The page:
By privileging gender and ethnicity, critics may well have created categories that obscure as well as inform an understanding of literature. The concerns of women and people of color, as well as others claiming their place in the literary arena—gays and lesbians, people of different faiths, members of different socioeconomic classes—may well be part of something still more profound, an attempt to find alternative means of understanding human experience. The novel no longer has full faith in what the Enlightenment had to teach. Reason is more limited than one might suspect for negotiating a confused and confusing world. Logic can take one only so far.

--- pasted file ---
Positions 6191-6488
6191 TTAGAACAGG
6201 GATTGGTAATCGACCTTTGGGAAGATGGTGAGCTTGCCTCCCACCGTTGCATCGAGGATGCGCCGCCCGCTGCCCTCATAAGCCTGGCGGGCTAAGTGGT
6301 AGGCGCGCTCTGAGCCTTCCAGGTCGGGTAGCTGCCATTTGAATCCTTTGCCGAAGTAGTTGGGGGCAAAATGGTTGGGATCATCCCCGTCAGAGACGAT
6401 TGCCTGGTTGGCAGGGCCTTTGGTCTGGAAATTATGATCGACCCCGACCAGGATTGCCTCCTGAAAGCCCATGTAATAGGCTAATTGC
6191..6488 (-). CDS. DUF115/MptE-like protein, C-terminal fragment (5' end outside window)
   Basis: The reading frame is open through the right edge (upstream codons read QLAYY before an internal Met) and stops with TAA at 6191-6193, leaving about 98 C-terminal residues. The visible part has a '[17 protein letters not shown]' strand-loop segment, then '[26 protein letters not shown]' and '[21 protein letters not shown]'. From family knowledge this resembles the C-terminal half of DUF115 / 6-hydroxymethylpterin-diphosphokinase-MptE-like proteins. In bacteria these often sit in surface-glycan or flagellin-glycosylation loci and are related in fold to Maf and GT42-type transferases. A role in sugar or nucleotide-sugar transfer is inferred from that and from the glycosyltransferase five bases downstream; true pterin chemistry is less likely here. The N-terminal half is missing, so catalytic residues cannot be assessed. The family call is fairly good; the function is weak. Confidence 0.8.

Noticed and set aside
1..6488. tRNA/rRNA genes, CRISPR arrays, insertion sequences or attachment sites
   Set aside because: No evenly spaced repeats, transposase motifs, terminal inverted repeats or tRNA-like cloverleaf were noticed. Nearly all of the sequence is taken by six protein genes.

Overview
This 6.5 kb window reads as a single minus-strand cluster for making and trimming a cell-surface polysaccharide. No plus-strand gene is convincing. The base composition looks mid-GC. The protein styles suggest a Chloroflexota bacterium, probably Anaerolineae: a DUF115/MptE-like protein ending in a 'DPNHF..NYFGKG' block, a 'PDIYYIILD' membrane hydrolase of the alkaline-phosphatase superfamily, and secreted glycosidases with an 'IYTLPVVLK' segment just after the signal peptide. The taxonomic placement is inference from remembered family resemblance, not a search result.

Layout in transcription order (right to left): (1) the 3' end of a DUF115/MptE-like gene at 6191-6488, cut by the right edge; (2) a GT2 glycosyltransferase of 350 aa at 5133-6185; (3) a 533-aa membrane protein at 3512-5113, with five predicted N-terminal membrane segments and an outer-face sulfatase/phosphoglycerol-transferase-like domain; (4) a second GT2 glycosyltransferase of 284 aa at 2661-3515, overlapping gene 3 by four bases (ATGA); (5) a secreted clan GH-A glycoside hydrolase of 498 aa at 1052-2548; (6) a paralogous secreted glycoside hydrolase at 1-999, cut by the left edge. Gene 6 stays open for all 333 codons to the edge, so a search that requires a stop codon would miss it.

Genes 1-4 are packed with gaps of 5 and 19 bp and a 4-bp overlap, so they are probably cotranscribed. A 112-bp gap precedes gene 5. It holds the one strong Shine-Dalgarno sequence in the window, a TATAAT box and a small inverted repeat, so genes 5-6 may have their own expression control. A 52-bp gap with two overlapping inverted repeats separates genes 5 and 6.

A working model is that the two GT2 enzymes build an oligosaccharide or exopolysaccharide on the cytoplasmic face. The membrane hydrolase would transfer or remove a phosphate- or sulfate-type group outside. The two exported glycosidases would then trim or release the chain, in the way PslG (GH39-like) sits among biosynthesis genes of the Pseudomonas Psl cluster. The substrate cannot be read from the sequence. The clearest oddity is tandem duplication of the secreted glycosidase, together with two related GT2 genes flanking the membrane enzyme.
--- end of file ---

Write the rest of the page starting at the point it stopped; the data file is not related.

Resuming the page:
When it was first published, Jay McInerney’s Bright Lights, Big City (1984) was hailed as his generation’s anthem to life on the fast track. In retrospect, it may be something more. It may well be in line with precisely this sentiment. With the failure of his brief marriage and the departure of his bride, the protagonist loses his job and surrenders to a devastating cocaine addiction that he has been battling. Only after he has lost everything of value near the novel’s climax does he begin to understand his dilemma. It is not the loss of his bride that has brought him to this point, but rather the death of his mother and his estrangement from his own family. He has brought disastrous values to the fast track of upwardly mobile, big-city life, and this has left him unprepared to cope with daily living. In the book’s final moments, he is in front of a bakery at dawn. Strung out on drugs, he is reminded by the smell of baking bread of his last visit home while his mother was alive. A deliveryman throws him a bag of bread as one might toss such a bag to an indigent. The novel ends with these words: You get down on your knees and tear open the bag. The smell of warm dough envelops you. The first bite sticks in your throat and you almost gag. You will have to go slowly. You will have to learn everything all over again.